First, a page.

Survey of Afterschool Programs Suggests Most Offer Fruit and Vegetables Daily
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Survey of Afterschool Programs Suggests Most Offer Fruit and Vegetables Daily

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      Prev Chronic Dis
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      Most children underconsume fruit and vegetables. This study estimated the frequency and quality of fruit and vegetables offered during snack in US afterschool programs and examined program-level factors associated with offering them, including awareness and use of the National AfterSchool Association Healthy Eating and Physical Activity standards.


      We conducted descriptive analyses and regression modeling by using data collected from 684 National AfterSchool Association members and their colleagues via a 2015 online survey.


      At the previous snack, 63% of respondents offered fruit, a vegetable, or both, with 42% offering only fruit, 18% offering fruit and vegetables, and 3% offering only vegetables. The quality of the items offered showed that most respondents selected the healthiest options, such as fresh fruit and vegetables. Controlling for other factors, we found that factors independently associated with offering fruit, vegetables, or both were membership in the National AfterSchool Association, using the standards for menu planning, and training staff members in healthy eating more than once a year. Programs run by school districts were less likely to offer fruit than programs run by other organizations.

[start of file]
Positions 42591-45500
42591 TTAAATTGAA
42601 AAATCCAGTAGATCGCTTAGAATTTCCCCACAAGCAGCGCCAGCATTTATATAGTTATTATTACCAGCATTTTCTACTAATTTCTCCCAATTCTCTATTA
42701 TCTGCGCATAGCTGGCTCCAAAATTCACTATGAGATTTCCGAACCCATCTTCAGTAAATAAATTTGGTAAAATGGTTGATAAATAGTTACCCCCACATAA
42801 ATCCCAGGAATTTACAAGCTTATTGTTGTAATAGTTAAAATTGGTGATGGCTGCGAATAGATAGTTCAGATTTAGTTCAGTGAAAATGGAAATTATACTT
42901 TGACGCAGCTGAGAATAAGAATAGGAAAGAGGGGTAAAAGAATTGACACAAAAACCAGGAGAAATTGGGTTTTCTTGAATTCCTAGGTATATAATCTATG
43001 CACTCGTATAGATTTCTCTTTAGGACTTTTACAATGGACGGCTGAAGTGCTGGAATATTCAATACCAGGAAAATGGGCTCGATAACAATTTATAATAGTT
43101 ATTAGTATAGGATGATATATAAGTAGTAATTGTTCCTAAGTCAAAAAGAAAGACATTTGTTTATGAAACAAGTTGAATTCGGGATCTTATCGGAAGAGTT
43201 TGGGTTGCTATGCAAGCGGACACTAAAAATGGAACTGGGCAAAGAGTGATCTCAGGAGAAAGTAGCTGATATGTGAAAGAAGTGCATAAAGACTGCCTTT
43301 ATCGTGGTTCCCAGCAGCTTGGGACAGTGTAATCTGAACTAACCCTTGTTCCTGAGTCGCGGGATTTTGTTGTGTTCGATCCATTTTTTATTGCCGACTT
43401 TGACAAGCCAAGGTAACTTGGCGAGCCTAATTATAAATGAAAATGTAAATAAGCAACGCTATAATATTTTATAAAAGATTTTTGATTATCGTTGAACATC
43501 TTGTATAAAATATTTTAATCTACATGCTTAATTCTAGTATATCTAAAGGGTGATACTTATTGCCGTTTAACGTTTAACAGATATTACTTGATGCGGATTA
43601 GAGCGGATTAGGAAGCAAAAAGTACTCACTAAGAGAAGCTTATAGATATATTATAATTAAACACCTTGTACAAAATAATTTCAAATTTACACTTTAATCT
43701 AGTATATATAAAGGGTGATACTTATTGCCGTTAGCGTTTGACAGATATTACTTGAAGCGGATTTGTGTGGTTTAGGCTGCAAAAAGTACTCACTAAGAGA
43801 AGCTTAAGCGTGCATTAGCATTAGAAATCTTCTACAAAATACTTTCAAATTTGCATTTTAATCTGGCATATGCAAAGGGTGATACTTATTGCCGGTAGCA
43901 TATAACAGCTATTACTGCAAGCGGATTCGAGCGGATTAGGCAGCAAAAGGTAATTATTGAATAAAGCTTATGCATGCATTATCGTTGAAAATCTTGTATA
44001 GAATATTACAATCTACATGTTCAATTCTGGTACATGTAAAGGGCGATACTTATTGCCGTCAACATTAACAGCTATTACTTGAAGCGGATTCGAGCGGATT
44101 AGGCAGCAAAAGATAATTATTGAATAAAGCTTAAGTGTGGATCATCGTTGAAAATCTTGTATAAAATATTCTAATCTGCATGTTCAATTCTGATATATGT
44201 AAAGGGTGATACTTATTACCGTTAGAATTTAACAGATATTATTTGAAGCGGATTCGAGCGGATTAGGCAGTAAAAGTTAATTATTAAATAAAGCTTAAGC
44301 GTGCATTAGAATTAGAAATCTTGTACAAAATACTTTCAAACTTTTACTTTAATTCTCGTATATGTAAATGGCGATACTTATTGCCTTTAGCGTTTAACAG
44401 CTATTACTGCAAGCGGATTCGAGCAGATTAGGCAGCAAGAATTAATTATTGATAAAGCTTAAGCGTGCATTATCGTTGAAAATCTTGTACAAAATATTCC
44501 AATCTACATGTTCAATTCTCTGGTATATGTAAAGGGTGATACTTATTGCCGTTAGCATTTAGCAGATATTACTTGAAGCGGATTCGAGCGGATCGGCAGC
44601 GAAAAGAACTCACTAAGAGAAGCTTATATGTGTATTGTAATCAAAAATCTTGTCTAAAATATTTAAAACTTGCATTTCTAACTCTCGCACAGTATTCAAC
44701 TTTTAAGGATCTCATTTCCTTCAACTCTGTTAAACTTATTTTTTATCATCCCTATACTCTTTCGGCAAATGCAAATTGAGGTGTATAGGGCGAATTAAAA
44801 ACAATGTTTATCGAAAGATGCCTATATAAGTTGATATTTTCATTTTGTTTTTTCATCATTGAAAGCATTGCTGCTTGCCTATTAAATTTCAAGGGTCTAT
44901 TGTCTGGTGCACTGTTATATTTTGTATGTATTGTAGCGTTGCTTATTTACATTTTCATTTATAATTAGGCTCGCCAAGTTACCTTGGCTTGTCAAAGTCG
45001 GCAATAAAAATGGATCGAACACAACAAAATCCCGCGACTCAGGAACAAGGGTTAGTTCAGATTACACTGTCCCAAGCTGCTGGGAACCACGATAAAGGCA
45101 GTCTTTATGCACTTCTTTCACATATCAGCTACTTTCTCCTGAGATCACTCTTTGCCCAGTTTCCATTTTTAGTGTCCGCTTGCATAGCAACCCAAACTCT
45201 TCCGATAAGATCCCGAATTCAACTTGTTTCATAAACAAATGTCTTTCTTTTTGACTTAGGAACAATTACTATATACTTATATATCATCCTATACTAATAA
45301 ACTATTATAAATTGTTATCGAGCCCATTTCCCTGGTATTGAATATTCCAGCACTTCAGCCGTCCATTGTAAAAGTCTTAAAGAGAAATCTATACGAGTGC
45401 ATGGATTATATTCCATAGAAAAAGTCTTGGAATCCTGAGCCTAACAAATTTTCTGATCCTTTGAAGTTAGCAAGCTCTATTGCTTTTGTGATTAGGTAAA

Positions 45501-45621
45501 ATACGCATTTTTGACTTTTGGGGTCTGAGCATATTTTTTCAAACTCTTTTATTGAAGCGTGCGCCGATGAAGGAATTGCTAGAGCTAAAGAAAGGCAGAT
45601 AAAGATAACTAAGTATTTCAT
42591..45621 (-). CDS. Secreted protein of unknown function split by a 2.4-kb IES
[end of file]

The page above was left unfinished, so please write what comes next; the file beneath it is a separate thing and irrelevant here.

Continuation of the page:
Membership in the National AfterSchool Association and use of its Healthy Eating and Physical Activity standards are associated with offering fruit and vegetables during snack at afterschool programs staffed by National AfterSchool Association members and their colleagues across the United States. With over a third of sites surveyed offering neither a fruit nor a vegetable at the previous snack, additional implementation of the standards is still needed.

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